1 September 1983: At approximately 1826 hours UTC, Lieutenant Colonel Gennadiy Nikolayevich Osipovich of the V-PVO, (Soviet Air Defence Forces—Войска ПВО, Voyska Protivovozdushnoy Oborony) flying a Sukhoi Su-15TM interceptor, fired two Kaliningrad R-98MR air-to-air missiles at a Korean Air Lines Boeing 747 which was in international air space over the Sea of Japan at an altitude of 35,000 feet (10,668 meters). Both missiles’ 40 kilogram (88 pound) warheads were detonated by proximity fuses 50 yards (45 meters) behind the airliner and blast fragmentation shrapnel caused severe damage. Over the next twelve minutes, the 747 spiraled downward until it crashed into the Sea of Japan near Moneron Island. All 269 persons on board were killed.
The airliner, KAL Flight 007, had departed Anchorage International Airport enroute to Seoul, Republic of Korea. In command was Captain Chun Byung-in. The co-pilot was First Officer Son Dong Hui and the flight engineer was Kim Eui Doing. There were a total of 29 crew members and 240 passengers on board.
After leaving Anchorage airspace, the airplane, a 12-year-old Boeing 747-230B, registration HL7442, continuously deviated from its planned route to the north. It entered Soviet airspace, crossed over the Kamchatka Penninsula, and then flew over Sakhalin Island. Based on these two airspace incursions, the Soviet military chain of command specifically ordered Lieutenant Colonel Osipovich to shoot down the airliner, even if it was over international waters.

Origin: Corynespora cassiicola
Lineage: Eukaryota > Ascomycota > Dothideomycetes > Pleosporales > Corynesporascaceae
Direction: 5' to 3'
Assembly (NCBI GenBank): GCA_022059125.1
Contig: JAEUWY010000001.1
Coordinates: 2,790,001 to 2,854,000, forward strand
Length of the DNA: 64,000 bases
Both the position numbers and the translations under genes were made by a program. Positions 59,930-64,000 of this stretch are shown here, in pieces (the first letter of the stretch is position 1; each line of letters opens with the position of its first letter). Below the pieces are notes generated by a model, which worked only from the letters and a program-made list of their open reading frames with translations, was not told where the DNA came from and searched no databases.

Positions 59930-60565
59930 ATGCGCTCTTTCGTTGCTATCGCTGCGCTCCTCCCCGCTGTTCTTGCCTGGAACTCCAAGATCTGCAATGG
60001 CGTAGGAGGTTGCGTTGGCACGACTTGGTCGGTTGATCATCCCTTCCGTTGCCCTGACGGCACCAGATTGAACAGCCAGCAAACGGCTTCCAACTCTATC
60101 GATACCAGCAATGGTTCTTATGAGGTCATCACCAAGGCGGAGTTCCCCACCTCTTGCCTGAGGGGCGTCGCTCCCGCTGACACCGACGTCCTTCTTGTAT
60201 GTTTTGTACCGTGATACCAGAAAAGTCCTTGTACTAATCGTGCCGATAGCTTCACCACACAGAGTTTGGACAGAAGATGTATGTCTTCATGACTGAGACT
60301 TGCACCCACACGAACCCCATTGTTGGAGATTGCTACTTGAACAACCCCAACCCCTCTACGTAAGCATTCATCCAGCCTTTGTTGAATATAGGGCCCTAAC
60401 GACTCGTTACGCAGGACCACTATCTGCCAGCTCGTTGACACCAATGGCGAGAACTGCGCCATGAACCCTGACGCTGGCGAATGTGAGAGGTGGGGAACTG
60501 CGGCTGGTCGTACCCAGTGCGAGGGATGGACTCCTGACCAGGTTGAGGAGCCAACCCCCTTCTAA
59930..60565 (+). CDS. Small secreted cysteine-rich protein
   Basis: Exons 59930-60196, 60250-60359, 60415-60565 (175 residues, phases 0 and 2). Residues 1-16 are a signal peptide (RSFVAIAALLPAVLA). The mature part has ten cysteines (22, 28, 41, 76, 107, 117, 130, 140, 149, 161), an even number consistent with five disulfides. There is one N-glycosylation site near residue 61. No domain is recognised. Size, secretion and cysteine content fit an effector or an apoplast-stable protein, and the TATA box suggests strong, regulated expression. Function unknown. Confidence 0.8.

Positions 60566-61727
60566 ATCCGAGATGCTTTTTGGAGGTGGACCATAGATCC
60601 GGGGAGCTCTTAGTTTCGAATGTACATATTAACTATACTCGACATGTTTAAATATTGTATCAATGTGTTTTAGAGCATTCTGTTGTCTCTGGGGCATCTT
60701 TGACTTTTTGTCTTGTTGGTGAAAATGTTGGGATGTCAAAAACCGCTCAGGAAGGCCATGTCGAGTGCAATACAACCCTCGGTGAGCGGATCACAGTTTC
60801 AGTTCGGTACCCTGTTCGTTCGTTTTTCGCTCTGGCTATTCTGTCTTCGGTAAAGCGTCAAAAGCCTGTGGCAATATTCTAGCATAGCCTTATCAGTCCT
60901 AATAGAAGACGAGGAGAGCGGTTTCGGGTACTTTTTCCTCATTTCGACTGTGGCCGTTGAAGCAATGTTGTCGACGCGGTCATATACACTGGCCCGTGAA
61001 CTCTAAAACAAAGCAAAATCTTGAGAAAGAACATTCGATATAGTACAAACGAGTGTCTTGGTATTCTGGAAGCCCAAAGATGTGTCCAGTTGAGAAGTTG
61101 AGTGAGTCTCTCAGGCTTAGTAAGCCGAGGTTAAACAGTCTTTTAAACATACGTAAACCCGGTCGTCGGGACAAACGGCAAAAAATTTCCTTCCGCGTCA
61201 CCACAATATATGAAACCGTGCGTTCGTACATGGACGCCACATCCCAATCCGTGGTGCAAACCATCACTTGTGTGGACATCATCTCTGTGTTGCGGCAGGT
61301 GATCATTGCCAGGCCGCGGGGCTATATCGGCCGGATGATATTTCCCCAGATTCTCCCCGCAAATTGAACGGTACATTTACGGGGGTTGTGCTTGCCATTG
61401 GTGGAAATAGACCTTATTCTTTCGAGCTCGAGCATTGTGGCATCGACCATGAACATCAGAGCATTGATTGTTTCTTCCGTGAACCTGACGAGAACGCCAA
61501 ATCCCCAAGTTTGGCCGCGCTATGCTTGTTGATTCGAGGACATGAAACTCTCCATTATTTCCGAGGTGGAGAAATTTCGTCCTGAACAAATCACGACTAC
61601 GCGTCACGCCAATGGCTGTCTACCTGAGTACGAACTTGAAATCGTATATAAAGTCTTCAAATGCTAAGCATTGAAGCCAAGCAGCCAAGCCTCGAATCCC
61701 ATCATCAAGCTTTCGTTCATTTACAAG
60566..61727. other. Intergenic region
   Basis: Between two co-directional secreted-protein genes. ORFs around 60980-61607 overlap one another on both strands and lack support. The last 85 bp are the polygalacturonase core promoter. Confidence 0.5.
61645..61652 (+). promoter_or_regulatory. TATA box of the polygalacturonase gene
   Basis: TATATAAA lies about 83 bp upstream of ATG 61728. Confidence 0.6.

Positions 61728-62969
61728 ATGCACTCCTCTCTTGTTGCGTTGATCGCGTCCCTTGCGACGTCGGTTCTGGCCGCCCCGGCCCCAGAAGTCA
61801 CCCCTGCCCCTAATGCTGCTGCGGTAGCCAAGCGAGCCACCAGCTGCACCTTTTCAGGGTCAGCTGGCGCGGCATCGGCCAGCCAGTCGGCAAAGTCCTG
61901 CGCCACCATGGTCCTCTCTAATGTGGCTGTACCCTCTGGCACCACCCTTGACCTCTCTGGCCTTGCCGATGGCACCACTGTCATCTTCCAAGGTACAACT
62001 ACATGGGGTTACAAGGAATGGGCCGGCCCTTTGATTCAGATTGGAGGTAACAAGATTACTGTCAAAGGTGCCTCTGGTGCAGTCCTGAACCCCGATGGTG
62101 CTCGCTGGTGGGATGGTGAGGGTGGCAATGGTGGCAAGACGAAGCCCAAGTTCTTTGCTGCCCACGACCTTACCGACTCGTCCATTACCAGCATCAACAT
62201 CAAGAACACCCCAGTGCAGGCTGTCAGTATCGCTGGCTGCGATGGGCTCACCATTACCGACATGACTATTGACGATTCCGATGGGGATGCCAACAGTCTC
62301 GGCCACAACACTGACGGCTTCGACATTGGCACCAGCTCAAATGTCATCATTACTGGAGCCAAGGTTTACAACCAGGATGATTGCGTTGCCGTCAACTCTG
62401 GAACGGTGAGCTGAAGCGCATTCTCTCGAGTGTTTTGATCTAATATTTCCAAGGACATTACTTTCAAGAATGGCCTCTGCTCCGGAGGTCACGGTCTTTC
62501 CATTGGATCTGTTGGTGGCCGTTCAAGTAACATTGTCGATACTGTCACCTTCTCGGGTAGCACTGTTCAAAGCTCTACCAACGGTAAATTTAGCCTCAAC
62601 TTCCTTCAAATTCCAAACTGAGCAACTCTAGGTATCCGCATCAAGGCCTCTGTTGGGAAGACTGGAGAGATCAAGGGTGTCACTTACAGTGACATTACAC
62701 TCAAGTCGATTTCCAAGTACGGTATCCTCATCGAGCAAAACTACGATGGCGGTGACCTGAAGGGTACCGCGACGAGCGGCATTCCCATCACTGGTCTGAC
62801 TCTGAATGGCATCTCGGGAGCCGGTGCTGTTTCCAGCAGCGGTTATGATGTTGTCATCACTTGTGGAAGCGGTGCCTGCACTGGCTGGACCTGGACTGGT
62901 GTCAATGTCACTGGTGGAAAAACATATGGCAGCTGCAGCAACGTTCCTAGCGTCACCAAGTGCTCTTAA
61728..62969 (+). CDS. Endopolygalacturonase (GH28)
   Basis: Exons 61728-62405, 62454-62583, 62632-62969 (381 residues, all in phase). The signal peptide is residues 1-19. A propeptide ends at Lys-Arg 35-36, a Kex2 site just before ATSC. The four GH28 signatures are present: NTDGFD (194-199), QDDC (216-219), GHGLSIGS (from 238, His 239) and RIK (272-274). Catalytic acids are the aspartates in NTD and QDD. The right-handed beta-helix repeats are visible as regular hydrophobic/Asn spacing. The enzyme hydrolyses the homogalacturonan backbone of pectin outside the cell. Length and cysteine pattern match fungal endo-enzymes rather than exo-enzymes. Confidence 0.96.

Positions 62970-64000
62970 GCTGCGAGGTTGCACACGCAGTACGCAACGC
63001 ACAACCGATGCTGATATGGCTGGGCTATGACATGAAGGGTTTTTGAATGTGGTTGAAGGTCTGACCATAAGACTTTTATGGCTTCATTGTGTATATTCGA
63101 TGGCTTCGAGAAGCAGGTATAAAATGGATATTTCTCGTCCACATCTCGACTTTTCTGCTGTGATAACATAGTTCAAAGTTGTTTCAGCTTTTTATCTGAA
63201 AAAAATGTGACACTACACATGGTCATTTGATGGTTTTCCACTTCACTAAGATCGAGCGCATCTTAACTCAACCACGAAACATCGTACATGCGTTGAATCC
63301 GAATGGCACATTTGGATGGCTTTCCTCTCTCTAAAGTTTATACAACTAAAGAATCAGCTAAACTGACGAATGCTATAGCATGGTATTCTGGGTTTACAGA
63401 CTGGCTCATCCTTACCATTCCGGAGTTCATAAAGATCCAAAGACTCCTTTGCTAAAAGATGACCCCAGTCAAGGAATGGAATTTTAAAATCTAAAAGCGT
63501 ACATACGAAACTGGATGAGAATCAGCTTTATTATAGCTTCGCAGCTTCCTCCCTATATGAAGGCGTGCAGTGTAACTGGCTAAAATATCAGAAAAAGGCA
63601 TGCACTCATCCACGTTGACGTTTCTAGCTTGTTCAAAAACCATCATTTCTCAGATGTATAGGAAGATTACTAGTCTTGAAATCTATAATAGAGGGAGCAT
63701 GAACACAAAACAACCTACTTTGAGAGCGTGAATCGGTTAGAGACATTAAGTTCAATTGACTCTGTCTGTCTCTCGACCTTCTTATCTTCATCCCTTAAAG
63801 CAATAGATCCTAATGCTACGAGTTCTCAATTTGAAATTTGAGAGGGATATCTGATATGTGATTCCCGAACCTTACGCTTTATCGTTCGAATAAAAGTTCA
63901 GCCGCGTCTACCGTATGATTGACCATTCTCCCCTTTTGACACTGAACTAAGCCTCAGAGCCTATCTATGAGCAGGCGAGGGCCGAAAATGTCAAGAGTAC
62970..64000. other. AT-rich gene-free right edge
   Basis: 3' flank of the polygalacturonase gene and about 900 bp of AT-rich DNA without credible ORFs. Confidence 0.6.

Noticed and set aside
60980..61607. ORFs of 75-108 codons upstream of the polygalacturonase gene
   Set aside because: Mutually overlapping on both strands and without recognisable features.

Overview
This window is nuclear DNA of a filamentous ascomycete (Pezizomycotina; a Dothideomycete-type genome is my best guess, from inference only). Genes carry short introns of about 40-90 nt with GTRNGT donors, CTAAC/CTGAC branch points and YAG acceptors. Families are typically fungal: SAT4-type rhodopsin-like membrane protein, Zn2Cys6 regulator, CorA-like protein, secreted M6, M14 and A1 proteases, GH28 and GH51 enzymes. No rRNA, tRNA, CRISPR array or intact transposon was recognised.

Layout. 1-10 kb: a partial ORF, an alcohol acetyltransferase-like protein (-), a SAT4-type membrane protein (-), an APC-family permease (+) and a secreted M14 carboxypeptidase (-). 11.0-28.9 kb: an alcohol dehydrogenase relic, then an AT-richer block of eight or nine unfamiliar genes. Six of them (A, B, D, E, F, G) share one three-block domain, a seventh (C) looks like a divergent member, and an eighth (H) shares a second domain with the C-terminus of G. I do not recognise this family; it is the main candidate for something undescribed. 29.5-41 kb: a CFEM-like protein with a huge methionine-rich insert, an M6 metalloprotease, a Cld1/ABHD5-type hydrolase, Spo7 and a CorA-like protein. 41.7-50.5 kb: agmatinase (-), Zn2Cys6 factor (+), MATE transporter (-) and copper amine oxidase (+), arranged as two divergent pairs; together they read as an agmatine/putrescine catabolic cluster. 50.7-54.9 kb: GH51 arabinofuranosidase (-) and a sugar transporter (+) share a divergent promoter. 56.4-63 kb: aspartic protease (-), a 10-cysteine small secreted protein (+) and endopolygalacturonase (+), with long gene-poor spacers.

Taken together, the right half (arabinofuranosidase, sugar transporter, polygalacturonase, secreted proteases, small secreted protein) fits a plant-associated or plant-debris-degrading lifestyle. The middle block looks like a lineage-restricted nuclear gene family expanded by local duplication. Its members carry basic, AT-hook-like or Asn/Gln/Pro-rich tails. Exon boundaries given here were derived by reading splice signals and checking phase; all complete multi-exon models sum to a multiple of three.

It is believed that the KAL 007 flight crew had placed the autopilot in the heading mode when it should have been in the Inertial Navigation Mode. From review of cockpit voice recorder tapes that were later recovered, it is not believed that the crew was ever aware that they were flying north of their course.
When interviewed by The New York Times for the 9 December 1996 edition, Colonel Osipovich, by then retired, said, “I saw two rows of windows and knew this was a Boeing. . . I knew this was a civilian plane. But for me this meant nothing. It is easy to turn a civilian type of plane into one for military use.”
© 2015, Bryan R. Swopesby